LAURINBURG — Though described at his memorial service as an adept enforcer of the law, Robert Bryant Fowler, better known as “R.B.,” is equally remembered as a man of wit and humor and kindness to all he encountered.
More than 150 people attended Monday’s service in commemoration of the life of the World War II veteran and former Laurinburg Police Department assistant chief, whose 69-year marriage to the former Ruby Mae Johnson — who predeceased him — was as much a demonstration of his character as any bullet point on a resume.
The two met before the war, when Ruby was in nursing school and a relative arranged a blind date.
“He had a date with her every afternoon at three o’clock; you could set your watch by it,” the Rev. Linda Nelson recalled of Fowler’s visits to his wife when her health required more intensive care. “So often nurses, CNAs, and staff would just find some reason to have to come by because everyone wanted to share in the delight of their relationship.”
The Fowlers are survived by two children, five grandchildren, and three great-grandchildren. R.B., who spent his retirement busy with hobbies such as woodworking and vintage clock repair, died on Friday at the age of 90.
A native of Mullins, S.C., Fowler spent 21 years on the Laurinburg police force after his time in the Army Air Corps. Billy Perkins, who as a new officer was trained by Fowler, remembered him both as a good officer and as a “jolly fellow.”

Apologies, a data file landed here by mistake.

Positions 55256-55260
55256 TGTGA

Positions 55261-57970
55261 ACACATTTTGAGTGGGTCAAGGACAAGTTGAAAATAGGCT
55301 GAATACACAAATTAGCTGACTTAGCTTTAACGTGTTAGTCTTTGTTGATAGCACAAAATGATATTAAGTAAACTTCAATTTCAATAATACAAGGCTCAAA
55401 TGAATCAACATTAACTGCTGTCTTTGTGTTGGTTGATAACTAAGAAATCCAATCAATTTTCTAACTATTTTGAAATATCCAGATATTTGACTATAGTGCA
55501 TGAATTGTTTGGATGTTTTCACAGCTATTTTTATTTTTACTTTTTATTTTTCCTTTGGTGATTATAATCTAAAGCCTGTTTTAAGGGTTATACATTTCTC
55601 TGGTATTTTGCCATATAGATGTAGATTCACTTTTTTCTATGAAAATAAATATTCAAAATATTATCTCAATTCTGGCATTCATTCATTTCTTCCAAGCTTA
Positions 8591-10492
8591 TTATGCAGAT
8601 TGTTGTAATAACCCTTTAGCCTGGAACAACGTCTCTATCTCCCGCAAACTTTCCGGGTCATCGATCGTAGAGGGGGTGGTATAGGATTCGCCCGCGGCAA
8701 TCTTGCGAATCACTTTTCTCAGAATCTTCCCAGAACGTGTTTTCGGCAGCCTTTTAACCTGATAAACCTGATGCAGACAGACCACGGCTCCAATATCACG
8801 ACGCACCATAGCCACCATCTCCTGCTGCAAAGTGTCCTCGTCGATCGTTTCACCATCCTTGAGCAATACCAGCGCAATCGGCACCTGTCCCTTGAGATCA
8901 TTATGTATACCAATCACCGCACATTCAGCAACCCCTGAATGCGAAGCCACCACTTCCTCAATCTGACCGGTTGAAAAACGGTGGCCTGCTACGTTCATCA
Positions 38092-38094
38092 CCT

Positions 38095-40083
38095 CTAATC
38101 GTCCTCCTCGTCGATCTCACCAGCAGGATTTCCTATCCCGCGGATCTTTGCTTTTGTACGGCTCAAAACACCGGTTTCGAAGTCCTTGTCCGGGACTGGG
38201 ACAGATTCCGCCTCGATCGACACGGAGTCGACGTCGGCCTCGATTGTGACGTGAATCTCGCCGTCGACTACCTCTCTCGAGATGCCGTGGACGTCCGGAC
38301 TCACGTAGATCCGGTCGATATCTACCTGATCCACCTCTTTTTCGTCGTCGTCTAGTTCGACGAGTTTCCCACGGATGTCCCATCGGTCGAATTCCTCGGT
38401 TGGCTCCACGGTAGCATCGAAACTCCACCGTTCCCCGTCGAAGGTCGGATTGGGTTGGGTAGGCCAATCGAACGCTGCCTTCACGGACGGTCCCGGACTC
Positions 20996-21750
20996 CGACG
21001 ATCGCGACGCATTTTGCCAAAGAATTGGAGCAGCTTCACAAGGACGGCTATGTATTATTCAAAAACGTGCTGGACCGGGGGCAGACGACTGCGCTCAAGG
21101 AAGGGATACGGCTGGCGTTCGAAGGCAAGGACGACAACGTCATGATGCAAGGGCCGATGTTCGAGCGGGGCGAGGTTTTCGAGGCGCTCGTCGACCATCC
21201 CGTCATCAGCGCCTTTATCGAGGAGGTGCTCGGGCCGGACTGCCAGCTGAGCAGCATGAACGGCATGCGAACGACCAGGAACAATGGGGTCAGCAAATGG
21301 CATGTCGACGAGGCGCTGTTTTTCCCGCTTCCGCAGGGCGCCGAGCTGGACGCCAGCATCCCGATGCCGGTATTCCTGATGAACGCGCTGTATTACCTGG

“RB could be many people,” Perkins said. “If something got rough, he could be rough. He could change just like the weather — most policemen can do that because they’ve actually got to live two lives. I don’t know anybody that would say an ugly word about him. He was a great guy.”
“He got to know folks in town,” Nelson said. “He told me one time about a fellow that kind of consistently needed some cooling-off time, and he would just ask that gentleman to come with him and somehow the person did. He had that trust and it was amazing; he seemed to just have that way.”
Fowler’s ingrained habit of fitting a solid power nap in to his schedule began in his police days, when he split his 30-minute lunch shift between eating and sleeping to recharge for the rest of the day’s work.
After his retirement from his next vocation as a maintenance worker with Scotland County Schools, the trend continued.
Longtime friend Billy Coble, who ate breakfast with Fowler every Monday, Wednesday, and Friday since 1990 as a member of the same Bojangles breakfast group, recalled that Fowler would frequently leave the meeting early enough to fit in a morning nap as a prelude to his afternoon siesta.
At those meetings, Fowler’s history as a police officer and as a part of history in World War II were not uncommon topics of conversation.
“He would wear a big old World War II belt buckle and he would talk about ‘the big one’ and he would walk in and I would say ‘R.B., that was the big one, wasn’t it?’” Coble said. “There was another guy who used to come in, his last name was Paul, and he used to say that if it hadn’t been for me and Paul we’d never have won that war. He said we marched across Africa and Europe to win that war, and those guys did.”
Mary Katherine Murphy can be reached at 910-506-3169. Follow her on Twitter @emkaylbg.